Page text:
The False God of Capitalist Liberalism in Catholic Social Thought

The 2021 Benedictine College Evangelization conference topic, “Destroyer of the Gods: Christianity vs. the Idols of Secularism,” called for papers to identify the various ways “in which Christians relate to the ‘idols’ of contemporary secular culture.” Catholic social doctrine has identified the ideologies of socialism and capitalism, respectively, as major obstacles to societies where human dignity is more fully acknowledged, the state is more rightly ordered to supporting the person’s natural rights, and society is more ordered to social justice and the common good in a more harmonious way. Indeed, John Paul II, following Pius XI who critiqued the idols of nineteenth century liberalism (Quadragesimo Anno, §14), explicitly referred to the current forms of idolatry “of money, ideology, class, technology,” (Centesimus Annus §37,3) as well as of “an idolatry of the market”(CA §40,2). A few opening words on the approach of Catholic social doctrine, however, are in order.

The social doctrine of the Church is built on the truths of our faith. One such truth is the inalienable human dignity of the individual person, whom God created in the very image and likeness of God, that is, with a spiritual nature, with intellect and will—the ability to know and to love, and possessed of a social nature. Further, as Pope Leo made clear in Rerum Novarum, God created the world and intended the goods of the world to benefit all persons. (Rerum Novarum, §8) This latter tenet came to be known as the “universal destination of goods”, a phrase of the Vatican II writers of Gaudium et Spes, the pastoral constitution of the Church (GS §69).

Following Pope Paul VI, who stressed that all social and economic rights must be subordinated to this principle (Populorum Progressio §22,1), Pope St. John Paul II terms this doctrine, that the goods of the world are originally meant for all, the characteristic principle of Catholic social doctrine. (CA §42,5) And, of course, all the popes have built on the fundamental all-importance of God’s love underlying the creation of the person and the world and of that love’s immanent necessity in the ongoing development and support of all relationships between persons, among all intermediate human associations and relationships among these and the state. As Pope Leo puts it, “For, the happy results we all long for must be chiefly brought about by the plenteous outpouring of charity; of that true Christian charity which is the fulfilling of the whole Gospel law, which is always ready to sacrifice itself for others’ sake” (RN §63).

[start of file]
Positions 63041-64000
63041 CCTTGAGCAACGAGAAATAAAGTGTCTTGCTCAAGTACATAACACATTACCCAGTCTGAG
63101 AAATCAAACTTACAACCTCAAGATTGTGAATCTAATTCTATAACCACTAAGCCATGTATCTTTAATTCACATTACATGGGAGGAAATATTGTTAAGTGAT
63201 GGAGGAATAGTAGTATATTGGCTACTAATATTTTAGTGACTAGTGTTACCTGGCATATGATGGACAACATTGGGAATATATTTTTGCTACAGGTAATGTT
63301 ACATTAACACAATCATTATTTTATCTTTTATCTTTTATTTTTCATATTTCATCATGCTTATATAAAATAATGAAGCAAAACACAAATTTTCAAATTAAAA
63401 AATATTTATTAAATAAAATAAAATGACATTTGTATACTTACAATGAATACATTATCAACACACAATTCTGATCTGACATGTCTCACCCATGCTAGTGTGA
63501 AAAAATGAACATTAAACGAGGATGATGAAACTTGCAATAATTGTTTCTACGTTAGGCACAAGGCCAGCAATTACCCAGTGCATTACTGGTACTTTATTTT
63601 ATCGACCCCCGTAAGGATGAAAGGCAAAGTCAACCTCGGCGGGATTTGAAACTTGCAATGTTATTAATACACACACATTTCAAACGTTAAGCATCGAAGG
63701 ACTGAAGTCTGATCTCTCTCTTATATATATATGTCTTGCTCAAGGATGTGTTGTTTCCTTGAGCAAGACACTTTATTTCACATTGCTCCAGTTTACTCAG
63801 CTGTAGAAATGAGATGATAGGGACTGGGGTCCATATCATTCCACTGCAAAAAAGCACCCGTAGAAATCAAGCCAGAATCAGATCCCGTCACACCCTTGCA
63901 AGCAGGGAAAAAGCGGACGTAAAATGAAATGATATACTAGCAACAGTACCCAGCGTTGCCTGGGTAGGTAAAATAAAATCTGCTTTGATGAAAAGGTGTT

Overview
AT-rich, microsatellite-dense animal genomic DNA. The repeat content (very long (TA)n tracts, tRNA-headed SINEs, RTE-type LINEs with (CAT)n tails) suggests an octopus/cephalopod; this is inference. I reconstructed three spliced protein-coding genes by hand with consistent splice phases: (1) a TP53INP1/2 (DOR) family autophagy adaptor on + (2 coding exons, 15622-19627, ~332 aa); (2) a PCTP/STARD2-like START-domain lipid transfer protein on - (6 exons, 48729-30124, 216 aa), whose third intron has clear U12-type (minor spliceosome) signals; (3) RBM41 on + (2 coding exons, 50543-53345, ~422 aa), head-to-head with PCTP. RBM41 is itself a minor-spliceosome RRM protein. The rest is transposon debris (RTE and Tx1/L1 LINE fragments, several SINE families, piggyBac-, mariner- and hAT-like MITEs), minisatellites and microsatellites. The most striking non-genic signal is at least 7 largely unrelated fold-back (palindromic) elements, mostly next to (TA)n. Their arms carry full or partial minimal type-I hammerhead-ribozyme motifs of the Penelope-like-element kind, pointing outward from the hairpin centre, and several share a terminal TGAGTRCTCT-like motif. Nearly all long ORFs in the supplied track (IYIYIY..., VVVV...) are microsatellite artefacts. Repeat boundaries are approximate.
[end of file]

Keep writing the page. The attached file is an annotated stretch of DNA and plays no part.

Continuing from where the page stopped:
It is a settled issue in Catholic social doctrine that the Church has dismissed the primary tenets of socialism. Pope Leo strongly denounced socialism’s condemnation of private property, including productive property, in Rerum Novarum, as a violation of natural justice and a theft of the hopes of working men, who wished to improve their station by ownership of a home and land to support the family (RN §5). The popes have condemned outright the belief of socialism that an unremitting class struggle is inherent within capitalism (RN §19, 55; CA §19,2).

Rerum Novarum is, indeed, a reformist document in pointing to the conditions for justice in production and the distribution of income based on markets. The popes have equally renounced the idea that the individual is simply the “ensemble of social relations,” molded and forged by society only (QA §118-120). The popes have consistently argued that such tenets of socialism as these, together with its avowed atheism, rob the person and society of any meaningful human dignity, acknowledge no hope of possible social harmony, and orient the state in a direction stressing force since there is no foundational basis for human rights. The condemnation of socialism and of its Marxist ideology is now a fixture in the social encyclicals and does not appear to need any further elaboration.

An active ideology most associated with capitalism continues to be that of nineteenth century liberalism. Rerum Novarum takes strong exception to the liberalism of its day, especially in its implications bearing on the condition of workers. As to the traits of liberalism, Milton Friedman, a late twentieth century advocate for nineteenth century liberalism, guides us in his Capitalism and Freedom, “the intellectual movement that went under the name of liberalism emphasized freedom as the ultimate goal and the individual as the ultimate entity in the society.” Regarding the nation, he says that “the country is the collection of individuals who compose it, not something over and above them.”

Government is a means, an instrumentality only, for the nineteenth century liberal; there is no national goal or purpose except a consensus goal or goals of the individual citizens. As to the government, its power must be dispersed and limited, protecting the rights of individuals, and open to other centers of power, such as economic power, to further disperse and limit government’s power over the individual. The reason for this is that the major danger to freedom in society is the concentration of power, so government power must be limited or dispersed.

Friedman’s position is that persons have to be free to exchange goods and services and interact economically for personal gain partly because economic freedom is an essential part of the overall freedom of the person. Further, economic freedom provides the space for persons and society to thrive and flourish as long as government is limited and allows institutions and customs to develop freely, providing the space to develop the needed tools to grow and to generate the wealth to live the lives they choose.